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About Teresita

My research interests are focused on the biological roles of transition metals, such as Cu+, Zn2+, Co2+, and Mn2+, in the development of mammalian cells. Transition metals are micronutrients that are required as co-factors in metalloenzymes. High levels of transition metals are a potential hazard to the cells due to their chemical reactivity. As a postdoctoral fellow, I investigated the biological, biochemical, and mechanistic details of metal transport (entry-exit) and buffering systems. I described for the first time the mechanism for copper (Cu) export by Cu+-ATPases (CopA) in bacteria. Cu is chelated in the cells by cytosolic (CopZ) and periplasmic/extracellular (CusF) chaperones. I established the fine mechanism of Cu delivery from CopZ to CopA and from CopA to CusF and showed how mutation of these proteins impairs the transport system. I demonstrated the importance of specific protein-protein interactions to allow the transfer between Cu chaperones and the transporters. I also demonstrated the importance of different transition metals in the survival of pathogens such as Mycobacterium tuberculosis and Pseudomonas aeruginosa. My ultimate goal is to understand the role of transition metals in mammalian cell differentiation and development. Therefore, I pursued a second postdoctoral stay to expand my knowledge in the differentiation of mammalian cells. I worked with primary myoblasts derived from mouse satellite cells to study the SWI/SNF ATP-dependent chromatin remodeling enzymes, in particular the role of phosphorylation-dephosphorylation of the catalytic subunit Brg1, and how this affects myogenesis. I described novel signal transduction mechanisms that modify the activities of SWI/SNF chromatin remodeling enzymes via post-translational modifications of the ATPase subunits.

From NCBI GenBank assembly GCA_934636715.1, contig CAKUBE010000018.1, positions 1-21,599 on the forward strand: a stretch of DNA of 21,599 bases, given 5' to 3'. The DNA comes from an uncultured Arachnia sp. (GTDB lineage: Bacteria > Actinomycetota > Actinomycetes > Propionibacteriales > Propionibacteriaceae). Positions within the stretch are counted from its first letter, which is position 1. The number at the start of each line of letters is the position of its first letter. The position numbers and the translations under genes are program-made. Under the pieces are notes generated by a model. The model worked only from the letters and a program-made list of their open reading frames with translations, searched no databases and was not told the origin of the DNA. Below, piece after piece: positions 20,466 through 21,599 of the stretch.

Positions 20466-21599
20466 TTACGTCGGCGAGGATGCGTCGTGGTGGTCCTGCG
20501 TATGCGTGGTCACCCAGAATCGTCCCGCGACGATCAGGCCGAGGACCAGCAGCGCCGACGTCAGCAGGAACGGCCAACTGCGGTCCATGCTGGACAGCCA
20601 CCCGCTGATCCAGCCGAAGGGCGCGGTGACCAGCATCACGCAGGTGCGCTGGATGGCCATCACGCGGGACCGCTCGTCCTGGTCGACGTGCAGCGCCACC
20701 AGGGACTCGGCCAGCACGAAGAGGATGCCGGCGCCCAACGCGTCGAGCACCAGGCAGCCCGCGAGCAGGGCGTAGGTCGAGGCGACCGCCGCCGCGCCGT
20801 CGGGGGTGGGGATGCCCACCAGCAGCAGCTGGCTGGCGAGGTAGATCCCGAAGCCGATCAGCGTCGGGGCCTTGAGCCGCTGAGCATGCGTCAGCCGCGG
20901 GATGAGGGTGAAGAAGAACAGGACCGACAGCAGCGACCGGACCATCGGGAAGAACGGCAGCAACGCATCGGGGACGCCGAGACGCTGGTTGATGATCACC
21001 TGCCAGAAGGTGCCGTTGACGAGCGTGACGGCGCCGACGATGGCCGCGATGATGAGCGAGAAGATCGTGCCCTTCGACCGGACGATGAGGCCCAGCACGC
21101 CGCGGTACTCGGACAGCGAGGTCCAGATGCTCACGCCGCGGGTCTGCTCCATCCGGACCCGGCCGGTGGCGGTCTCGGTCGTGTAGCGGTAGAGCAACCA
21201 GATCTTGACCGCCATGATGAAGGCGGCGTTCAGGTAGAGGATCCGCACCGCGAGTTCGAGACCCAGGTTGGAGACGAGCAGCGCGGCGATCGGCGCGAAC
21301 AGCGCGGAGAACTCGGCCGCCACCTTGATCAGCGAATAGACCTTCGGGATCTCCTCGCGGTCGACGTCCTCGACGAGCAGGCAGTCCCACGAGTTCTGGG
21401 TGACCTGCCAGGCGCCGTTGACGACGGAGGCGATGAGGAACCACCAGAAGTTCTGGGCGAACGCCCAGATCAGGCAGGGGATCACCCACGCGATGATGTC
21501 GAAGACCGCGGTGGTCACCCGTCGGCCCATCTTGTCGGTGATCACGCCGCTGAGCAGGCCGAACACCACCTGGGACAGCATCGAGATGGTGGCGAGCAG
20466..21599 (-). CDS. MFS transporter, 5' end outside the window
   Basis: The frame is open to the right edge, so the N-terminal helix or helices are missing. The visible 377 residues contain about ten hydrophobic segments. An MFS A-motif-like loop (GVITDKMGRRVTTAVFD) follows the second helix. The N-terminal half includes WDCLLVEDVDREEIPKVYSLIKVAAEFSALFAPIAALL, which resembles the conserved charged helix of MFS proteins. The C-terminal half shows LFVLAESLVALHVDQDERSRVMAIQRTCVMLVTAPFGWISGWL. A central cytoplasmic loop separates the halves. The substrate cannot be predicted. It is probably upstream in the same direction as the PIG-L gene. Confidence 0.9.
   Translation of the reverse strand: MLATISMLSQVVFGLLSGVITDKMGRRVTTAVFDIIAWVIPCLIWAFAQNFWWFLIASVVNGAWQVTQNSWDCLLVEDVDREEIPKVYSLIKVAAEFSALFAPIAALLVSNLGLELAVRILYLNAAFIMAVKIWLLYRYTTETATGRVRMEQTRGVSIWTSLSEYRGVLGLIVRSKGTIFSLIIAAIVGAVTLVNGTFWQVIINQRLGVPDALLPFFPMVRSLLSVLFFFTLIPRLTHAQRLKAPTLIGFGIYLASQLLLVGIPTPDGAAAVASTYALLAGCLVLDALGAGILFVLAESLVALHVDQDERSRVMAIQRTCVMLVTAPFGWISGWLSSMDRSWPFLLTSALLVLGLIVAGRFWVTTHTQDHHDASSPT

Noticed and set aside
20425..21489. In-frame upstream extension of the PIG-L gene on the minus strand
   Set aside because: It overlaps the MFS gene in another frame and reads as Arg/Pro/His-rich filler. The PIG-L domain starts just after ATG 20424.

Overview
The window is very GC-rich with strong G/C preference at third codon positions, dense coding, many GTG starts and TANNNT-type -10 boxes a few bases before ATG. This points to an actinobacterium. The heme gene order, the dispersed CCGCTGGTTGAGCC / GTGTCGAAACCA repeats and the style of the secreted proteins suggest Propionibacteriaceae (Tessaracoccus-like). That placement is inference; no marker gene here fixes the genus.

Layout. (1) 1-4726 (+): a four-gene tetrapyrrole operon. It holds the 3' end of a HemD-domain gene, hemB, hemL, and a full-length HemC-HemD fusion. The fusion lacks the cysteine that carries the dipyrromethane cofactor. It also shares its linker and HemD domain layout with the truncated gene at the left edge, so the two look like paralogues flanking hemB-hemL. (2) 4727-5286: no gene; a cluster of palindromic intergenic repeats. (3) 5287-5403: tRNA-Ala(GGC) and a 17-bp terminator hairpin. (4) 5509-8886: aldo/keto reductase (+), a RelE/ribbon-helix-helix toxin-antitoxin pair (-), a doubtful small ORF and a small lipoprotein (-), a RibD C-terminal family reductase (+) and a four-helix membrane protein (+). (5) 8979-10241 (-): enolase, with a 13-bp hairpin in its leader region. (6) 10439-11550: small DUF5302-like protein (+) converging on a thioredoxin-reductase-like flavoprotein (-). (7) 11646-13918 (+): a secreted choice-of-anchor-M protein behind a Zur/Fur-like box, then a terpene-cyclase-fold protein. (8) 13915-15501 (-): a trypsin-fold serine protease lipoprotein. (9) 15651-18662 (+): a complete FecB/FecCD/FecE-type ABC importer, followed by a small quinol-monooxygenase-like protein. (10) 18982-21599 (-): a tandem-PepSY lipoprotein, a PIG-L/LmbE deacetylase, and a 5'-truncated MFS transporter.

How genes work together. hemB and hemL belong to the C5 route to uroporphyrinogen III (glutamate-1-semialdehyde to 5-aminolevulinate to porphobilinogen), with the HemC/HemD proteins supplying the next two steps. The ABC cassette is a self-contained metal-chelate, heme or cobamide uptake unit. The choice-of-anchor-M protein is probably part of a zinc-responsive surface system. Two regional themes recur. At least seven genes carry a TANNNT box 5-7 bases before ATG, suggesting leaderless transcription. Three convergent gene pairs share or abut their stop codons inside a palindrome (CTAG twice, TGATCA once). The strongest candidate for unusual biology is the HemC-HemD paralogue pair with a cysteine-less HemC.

As an independent researcher, I utilize a multidisciplinary approach to elucidate fundamental questions of the biology and biochemistry of transition metals, in particular Cu, to cell differentiation and developmental models. I use cultured primary myoblasts derived from mouse satellite cells as a model, as this system has an intrinsic high demand of Cu for mitochondrial energy production and maintenance of redox homeostasis. Preliminary studies from my lab show that Cu is required for myogenesis, as cytoplasmic fluxes of this ion have been detected; moreover, myoblasts depleted of Cu fail to differentiate. We hypothesize that Cu can follow different pathways to enable myogenesis, from transcriptional regulation, cell signaling, metallation of lineage specific cuproenzymes to mitochondrial biogenesis. We are particularly interested in investigating the molecular mechanisms by which Cu may contribute to myogenesis. These novel basic science discoveries can be extremely important to health and disease/translational medicine. I aim to understand the effect of aberrant Cu homeostasis and its effect on muscle deficiencies associated with diseases such as Menkes’, Wilson’s, and fatal Cu-dependent mitochondrial myopathies. During my career, I have aimed to define basic mechanisms of the transport and cell biology of different transition metals in pathogens. Now, I hope to contribute to the fundamental mechanisms related to Cu transport and advance our knowledge from basic to translatable research by identifying molecules and novel mechanisms that might be potential targets for therapies.